If you missed this early morning’s “super blue blood moon,” you’re in luck. Livestreams of the lunar event are now available to watch in multiple places online.

In the morning of Wednesday, January 31, viewers who woke up around 5:30 AM EST were able to watch the unique results of a supermoon converging with a total lunar eclipse, thanks to a livestream from NASA. Viewing was prime in the western part of the US, where those in Alaska and Hawaii could see the event without aid of a telescope.

For those who value their sleep above a lunar phenomenon, Livestream.com is still showing the NASA-filmed event here. Additionally, you can watch a video of the action on Slooh’s YouTube channel and website (and right here):

Slooh is a robotic telescope that anyone can “look through” online. Super blue blood moon video from Slooh and NASA feature footage from the Griffith Observatory, located in Los Angeles, California (you know, where James Dean and Natalie Wood hang out in Rebel Without a Cause). Recordings were also captured at NASA’s Armstrong Flight Research Center in Edwards, California and the University of Arizona’s Mt. Lemmon SkyCenter Observatory.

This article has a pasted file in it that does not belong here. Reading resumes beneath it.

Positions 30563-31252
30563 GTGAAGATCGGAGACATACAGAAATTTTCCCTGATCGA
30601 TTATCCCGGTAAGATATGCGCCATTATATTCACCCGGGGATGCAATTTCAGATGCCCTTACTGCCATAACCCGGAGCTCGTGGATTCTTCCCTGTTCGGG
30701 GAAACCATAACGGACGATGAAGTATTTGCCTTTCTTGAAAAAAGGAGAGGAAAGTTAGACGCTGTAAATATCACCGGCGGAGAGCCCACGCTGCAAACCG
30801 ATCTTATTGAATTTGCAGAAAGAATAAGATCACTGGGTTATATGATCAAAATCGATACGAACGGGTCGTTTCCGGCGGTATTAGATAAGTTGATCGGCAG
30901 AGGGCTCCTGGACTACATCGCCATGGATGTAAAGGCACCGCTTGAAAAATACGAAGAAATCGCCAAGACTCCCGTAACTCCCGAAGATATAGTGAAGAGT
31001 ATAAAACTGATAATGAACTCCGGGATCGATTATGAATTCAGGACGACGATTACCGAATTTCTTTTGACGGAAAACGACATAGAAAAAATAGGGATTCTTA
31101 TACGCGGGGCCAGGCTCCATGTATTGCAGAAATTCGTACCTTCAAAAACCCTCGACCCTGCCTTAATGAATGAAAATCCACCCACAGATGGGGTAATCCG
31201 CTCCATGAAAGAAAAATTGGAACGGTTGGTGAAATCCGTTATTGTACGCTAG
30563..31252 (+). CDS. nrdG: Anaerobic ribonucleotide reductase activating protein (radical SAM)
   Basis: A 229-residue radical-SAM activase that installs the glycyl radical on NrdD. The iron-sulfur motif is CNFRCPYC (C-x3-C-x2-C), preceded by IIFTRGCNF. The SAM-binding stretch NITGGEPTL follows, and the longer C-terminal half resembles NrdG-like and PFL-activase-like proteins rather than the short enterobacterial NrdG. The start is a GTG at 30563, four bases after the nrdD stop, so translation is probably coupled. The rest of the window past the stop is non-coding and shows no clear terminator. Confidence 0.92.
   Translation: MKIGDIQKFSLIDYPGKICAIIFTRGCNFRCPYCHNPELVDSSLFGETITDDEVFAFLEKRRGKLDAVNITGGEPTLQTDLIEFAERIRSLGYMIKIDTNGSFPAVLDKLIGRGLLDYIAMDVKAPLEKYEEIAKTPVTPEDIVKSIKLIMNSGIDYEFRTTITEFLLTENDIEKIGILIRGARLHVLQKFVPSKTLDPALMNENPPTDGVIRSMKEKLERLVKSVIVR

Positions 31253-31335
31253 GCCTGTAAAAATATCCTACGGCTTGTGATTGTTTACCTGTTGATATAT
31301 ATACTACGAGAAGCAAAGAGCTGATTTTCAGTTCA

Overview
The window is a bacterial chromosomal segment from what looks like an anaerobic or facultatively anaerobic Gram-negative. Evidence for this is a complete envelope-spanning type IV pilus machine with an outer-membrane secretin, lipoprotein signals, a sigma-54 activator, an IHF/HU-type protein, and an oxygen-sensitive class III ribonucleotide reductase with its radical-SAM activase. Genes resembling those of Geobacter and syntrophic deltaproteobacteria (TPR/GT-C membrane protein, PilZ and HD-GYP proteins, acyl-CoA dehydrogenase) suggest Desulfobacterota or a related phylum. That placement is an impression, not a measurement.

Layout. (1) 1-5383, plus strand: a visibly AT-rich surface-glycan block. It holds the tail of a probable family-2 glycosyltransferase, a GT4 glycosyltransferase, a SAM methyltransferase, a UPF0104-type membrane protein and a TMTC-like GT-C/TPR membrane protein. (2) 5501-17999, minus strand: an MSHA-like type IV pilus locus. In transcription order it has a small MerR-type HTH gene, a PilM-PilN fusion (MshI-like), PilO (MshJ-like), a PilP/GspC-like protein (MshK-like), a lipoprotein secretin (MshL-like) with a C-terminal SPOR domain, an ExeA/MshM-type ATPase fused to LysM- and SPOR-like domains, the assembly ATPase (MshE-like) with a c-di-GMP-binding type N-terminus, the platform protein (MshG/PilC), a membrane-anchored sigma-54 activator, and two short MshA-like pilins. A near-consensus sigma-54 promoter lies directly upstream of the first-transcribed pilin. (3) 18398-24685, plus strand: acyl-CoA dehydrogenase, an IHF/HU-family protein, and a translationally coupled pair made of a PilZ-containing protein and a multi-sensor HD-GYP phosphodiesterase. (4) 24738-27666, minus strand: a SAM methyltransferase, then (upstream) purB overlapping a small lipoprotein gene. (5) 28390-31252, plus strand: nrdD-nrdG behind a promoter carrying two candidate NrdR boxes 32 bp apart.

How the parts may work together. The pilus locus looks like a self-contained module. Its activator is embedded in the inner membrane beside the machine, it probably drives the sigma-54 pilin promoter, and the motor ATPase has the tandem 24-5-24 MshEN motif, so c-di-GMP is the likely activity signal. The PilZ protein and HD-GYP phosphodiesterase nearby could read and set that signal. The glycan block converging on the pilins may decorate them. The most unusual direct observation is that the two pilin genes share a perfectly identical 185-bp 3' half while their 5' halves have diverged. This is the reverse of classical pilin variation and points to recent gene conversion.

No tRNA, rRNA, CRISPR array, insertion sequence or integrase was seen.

A supermoon happens when the moon’s orbit is closer to Earth. This supermoon coincided with a full moon (aka a “blue moon”), which resulted in a total lunar eclipse in some locations. A lunar eclipse, which puts the moon in the earth’s shadow, makes the moon appear reddish, like blood, hence the name for this morning’s phenomenon. The event can also be called a “Supermoon Trilogy.”

NASA provides constant live footage from space on its website. Online video, it seems, is a lot bigger than just YouTube and Netflix. It can literally take us out of this world.

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